South Africa’s missed R150 billion opportunity

South Africa benefitted immensely from a global commodity boom in 2021 and 2022, with mining companies posting record profits and making significant contributions to the country’s fiscus. 

However, over the past two years, it has become increasingly clear that the country missed out on a big opportunity to boost its foreign exchange earnings and economic growth thanks to the commodity boom. 

In its 30-year macroeconomic review of South Africa, the Bureau of Economic Research (BER) flagged this missed opportunity and showed that the country’s exports have declined since 1994. 

This is despite favourable export prices due to the weakening of the rand versus the dollar and a steady increase in commodity prices. 

South Africa’s mining industry is one of the few to benefit from a weaker currency, as its exports become much more valuable in rand terms. 

Thus, with the rand weakening from just over R3 to the US dollar in 1994 to around R18 per dollar in 2024, the sector’s exports should have increased significantly in value. 

Coupled with a commodity boom in 2021 and 2022 as the global economy emerged from the pandemic-era lockdowns, South Africa’s exports should have skyrocketed. 

However, they did not, due to deteriorating logistics, load-shedding, and regulatory uncertainty, which limited the mining industry’s output. 

The BER said the commodity boom should have strengthened South Africa’s role in the global export market and as a key node in the global supply chain. 

Ores and metals, which experienced the boom, make up around 27% of the country’s exports, compared to the global average of 6%. 

This should have resulted in South Africa taking up an outsized share of the global export market. However, its share remained flat at 0.5%. 

The inability to capitalise on the commodity boom has had significant consequences for the South African economy. 

The government lost around R52 billion in tax collections due to the inability to export minerals and commodities. At the same time, mining companies reported significant revenue declines and began to cut jobs.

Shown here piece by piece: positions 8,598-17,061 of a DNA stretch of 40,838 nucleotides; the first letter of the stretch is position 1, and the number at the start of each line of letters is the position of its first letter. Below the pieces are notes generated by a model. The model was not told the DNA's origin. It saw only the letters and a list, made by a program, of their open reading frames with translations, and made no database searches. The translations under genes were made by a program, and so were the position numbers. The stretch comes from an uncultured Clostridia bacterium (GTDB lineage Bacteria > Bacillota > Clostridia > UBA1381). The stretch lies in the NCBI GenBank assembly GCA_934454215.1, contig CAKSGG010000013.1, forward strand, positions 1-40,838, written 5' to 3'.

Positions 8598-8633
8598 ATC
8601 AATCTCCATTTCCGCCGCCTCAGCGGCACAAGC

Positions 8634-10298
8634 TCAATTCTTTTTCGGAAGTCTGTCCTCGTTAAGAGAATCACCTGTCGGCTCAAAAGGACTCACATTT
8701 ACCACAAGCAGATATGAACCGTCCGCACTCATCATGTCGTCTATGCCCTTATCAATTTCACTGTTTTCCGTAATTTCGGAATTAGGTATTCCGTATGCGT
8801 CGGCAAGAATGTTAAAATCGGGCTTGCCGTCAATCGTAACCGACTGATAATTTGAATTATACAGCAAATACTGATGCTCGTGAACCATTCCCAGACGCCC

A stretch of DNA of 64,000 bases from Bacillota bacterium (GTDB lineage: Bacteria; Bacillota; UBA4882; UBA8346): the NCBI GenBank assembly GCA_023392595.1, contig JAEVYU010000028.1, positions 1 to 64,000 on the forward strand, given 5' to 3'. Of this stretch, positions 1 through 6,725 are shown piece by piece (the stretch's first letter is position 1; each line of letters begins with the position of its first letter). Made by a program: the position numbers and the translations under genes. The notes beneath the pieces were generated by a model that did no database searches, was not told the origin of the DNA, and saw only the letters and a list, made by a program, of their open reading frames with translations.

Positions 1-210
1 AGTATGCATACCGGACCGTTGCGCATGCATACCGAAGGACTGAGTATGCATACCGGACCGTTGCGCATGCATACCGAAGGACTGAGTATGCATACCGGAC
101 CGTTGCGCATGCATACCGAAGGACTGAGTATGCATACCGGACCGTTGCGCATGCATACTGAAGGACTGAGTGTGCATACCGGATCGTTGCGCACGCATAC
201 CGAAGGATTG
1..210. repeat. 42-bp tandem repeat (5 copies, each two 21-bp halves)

The graph below shows South Africa’s failure to capitalise on the commodity boom, showing a slight decline in the country’s share of global exports since 1994. 

The main reason for this decline is South Africa’s deteriorating logistics and port infrastructure, with the Minerals Council of South Africa estimating these challenges cost the country R150 billion in exports during the commodity boom. 

A study by the GAIN Group, a boutique consultancy firm focusing on rail freight, put the losses due to Transnet’s problems at R353 billion. 

According to GAIN, South Africa’s economic growth of 0.5% for 2023 could have been over ten times higher at 5.4% if Transnet operated at full capacity. 

The impact could have been even worse if commodity prices remained close to the highs of the commodity boom. 

The calculated cost to the South African economy includes the failure to achieve potential exports, the impact of inefficient logistics resulting in higher costs, and other indirect impacts from lost revenue on the economy. 

However, there is a longer-term issue of declining mining output from South African mines in general. 

Data from the Reserve Bank shows that the country’s mining sector has failed to grow its output meaningfully since 2019. 

While the mining industry still contributes significantly to the economy, employing over 477,000 people, this contribution is much smaller than it was even five years ago. 

The Reserve Bank said the decline in mining output is due to high operating costs, regulatory uncertainty, inefficient logistics, and electricity disruptions. 

Simply put, South Africa is now viewed as an unattractive mining investment destination, with the Fraser Institute ranking it among the ten least attractive mining destinations. 

The long-term decline in mining output is shown in the graph below.


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